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‘Pro-Trump’ book for first graders angers progressive teachers, parents

It seems that even a book about our current president whose audience is children barely of school age must indulge the “Resistance,” else the social justice warrior crowd will get its collective panties in a bunch.

According to various leftist teachers, parents, and other assorted progressives, the book “President Donald Trump” distributed by Scholastic “glosses over his racism, misogyny, xenophobia, and treatment of workers.”

The book is for first and second graders.

ThinkProgress reports the “social justice and education-focused” Teaching for Change wrote a review of the book over weekend which asked Scholastic to “distribute books that ‘affirm the identity, history, and lives of ALL children in our schools.’”

Social Justice Books, an arm of Teaching for Change, complains “President Donald Trump” is “anything but neutral”:

Our concern with the text is not the accuracy of the statements and events included, but rather with the extensive omissions that undermine a truthful, nuanced, and informative account. These partial truths construct a false narrative. Scrubbing away any trace of complexity or nuance from an account about an elected official stunts the quintessential democratic freedom and responsibility of questioning and critiquing those in positions of power. We find this book to be dangerous from a democratic standpoint.

“Perhaps words like Islamophobia, xenophobia, and misogyny are too complicated for first and second graders,” reviewers Kathleen Nganga and Sarah Cornelius say, “but the concepts of exclusion and unfair treatment are certainly within reach.”

Furthermore, the book not only fails to visually feature people of color or those with other marginalized identities who were attacked and denigrated by Trump during the campaign, but also effectively silences their voices by repeatedly excluding their narratives and perspectives from the text. [Book author Joanne] Mattern’s description of the 2016 presidential election demonstrates this. She writes:

On November 8, 2016, Americans voted for president. The race was close, but Trump won. Many people were happy. They looked forward to a brand-new government. They hoped for a stronger country.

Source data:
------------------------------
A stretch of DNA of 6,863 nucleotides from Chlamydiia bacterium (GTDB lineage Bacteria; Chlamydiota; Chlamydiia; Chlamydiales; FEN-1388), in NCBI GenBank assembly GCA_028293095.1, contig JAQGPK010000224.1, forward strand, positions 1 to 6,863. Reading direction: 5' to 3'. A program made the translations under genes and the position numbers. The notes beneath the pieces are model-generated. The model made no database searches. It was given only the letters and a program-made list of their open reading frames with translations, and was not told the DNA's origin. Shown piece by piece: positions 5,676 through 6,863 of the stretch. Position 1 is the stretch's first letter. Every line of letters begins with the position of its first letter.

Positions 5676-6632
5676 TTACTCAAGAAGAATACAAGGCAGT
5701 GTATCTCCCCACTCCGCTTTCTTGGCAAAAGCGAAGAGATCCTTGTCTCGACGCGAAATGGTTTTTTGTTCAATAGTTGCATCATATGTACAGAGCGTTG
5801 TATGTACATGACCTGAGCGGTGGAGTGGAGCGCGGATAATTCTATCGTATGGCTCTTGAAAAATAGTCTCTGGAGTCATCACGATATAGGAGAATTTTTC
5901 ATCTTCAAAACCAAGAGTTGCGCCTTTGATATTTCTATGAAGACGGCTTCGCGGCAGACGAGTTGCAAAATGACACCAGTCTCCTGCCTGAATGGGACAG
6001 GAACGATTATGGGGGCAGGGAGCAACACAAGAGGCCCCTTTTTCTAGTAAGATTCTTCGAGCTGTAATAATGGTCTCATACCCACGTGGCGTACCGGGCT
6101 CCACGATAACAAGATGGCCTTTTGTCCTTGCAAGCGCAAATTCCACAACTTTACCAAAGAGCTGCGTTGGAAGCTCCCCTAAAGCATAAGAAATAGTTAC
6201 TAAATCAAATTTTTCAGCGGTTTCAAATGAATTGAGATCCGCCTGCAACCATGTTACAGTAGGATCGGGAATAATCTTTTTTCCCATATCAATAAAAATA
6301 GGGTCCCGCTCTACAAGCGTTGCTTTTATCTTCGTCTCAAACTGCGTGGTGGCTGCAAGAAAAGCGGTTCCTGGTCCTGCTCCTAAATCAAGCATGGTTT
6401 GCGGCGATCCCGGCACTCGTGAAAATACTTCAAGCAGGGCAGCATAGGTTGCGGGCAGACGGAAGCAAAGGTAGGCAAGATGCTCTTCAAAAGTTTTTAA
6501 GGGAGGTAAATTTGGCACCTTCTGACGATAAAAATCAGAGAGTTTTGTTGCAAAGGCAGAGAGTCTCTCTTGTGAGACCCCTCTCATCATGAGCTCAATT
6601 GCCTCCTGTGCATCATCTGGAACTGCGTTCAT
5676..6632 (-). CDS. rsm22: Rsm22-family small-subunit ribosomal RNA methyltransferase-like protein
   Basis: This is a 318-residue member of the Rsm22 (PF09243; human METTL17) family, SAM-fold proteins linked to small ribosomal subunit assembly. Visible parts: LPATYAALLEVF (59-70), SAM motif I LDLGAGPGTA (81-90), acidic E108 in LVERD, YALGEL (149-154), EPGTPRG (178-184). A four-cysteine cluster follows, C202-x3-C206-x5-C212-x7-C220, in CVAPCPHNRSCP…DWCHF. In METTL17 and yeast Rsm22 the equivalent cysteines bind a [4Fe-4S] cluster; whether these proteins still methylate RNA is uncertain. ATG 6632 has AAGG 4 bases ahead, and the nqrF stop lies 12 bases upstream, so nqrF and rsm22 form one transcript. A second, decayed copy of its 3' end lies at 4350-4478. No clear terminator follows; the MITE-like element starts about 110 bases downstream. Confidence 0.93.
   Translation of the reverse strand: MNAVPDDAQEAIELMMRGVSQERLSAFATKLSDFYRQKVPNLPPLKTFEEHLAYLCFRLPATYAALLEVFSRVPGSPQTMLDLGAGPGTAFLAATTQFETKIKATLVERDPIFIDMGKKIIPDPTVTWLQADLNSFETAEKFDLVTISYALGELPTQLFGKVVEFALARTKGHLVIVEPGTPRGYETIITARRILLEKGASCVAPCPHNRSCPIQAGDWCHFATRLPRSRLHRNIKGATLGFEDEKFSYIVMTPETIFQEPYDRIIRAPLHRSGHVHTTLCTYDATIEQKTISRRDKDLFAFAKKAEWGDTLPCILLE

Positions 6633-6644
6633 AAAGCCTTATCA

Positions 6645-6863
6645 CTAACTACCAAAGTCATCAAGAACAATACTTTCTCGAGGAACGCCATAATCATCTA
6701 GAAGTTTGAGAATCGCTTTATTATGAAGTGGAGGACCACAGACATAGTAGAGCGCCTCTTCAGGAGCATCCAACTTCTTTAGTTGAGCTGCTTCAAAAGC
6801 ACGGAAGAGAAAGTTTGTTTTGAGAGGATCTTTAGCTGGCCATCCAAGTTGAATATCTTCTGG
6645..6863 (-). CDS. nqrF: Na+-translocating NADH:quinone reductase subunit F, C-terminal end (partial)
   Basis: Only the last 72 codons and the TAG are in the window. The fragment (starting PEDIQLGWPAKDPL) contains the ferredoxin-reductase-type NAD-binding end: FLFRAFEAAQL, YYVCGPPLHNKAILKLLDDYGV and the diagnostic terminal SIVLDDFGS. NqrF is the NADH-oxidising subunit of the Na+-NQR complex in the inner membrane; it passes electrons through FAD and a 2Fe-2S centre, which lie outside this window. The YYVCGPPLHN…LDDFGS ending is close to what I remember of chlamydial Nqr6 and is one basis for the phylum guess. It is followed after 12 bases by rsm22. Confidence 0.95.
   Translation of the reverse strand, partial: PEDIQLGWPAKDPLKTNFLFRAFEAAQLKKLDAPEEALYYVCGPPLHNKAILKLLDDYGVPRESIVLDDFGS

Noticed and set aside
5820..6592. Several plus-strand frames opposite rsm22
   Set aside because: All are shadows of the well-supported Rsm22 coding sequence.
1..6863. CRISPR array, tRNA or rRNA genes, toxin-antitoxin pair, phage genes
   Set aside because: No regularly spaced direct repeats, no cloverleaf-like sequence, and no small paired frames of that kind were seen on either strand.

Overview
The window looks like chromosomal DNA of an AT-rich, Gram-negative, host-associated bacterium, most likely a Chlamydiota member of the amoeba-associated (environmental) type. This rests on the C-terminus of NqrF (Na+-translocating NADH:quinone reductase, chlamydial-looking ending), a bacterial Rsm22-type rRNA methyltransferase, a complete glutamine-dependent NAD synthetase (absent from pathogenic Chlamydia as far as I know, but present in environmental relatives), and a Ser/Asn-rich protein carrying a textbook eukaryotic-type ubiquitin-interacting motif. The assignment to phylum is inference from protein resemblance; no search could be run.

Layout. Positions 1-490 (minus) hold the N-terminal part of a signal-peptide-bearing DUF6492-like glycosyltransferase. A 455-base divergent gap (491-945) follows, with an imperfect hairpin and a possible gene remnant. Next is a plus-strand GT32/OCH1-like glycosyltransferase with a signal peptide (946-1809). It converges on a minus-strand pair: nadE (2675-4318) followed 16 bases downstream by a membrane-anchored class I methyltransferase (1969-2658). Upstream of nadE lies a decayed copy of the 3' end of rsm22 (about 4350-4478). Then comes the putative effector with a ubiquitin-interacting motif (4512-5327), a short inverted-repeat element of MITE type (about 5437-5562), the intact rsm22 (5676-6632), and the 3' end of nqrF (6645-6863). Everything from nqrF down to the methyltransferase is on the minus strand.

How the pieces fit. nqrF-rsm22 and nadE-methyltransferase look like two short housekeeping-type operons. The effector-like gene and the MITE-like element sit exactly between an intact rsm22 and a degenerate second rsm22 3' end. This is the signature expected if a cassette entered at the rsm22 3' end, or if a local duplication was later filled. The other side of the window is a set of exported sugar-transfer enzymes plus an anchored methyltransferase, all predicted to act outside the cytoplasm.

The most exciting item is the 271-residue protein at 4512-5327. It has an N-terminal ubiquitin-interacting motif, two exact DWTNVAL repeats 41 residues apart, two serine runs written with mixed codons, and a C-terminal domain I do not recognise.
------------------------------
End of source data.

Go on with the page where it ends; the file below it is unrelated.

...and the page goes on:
While this passage acknowledges the outlook of those who were satisfied with the outcome of the election, it silences voices of dissent, ignores acts of resistance, and, crucially, excludes any reference to the words and deeds of racism, xenophobia, Islamophobia, and misogyny that have defined Trump’s campaign and presidency. By omitting the feelings, opinions, perspectives, and actions of those dismayed, alarmed, and activated by Trump’s election, the book misses a critical opportunity to engage young readers with important discussions of elections as well as democratic forms of participation beyond the ballot.

Nganga and Cornelius do state that no matter who the person is, “uncomplicated glory stories of public leaders” should be avoided.

Interestingly, a search of Scholastic’s website turns up the book “Who Is Barack Obama?” for children in grades 3-8. Several Amazon.com reviews of this book feature comments like a nine-year-old’s “Someone wrote this who obviously liked Barak Obama” and “While this book may be an easy read for young children, it is inappropriate and 100% biased politically and is introducing young children to the fantasy world of lies about who this man is and how he came to be.”

A search of Social Justice Books’ site reveals no critical articles of this book, the intended audience of which would be better equipped to handle a more in-depth examination of political issues.

Think Progress’s report highlights various critical tweets about the Trump book, such as:

“If you continue to publish this piece of propaganda, you can kiss all book club and book fair purchases I planned to make this upcoming school year goodbye” (link)


“Hello @Scholastic. I want to commend you on expanding the vocabularies of your young readers, with words like: paedophile, rapist, wife-beater, Nazi” (link).

Read the full ThinkProgress and Social Justice Books pieces.

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About the Author
Associate Editor
Dave has been writing about education, politics, and entertainment for over 20 years, including a stint at the popular media bias site Newsbusters. He is a retired educator with over 25 years of service and is a member of the National Association of Scholars. Dave holds undergraduate and graduate degrees from the University of Delaware.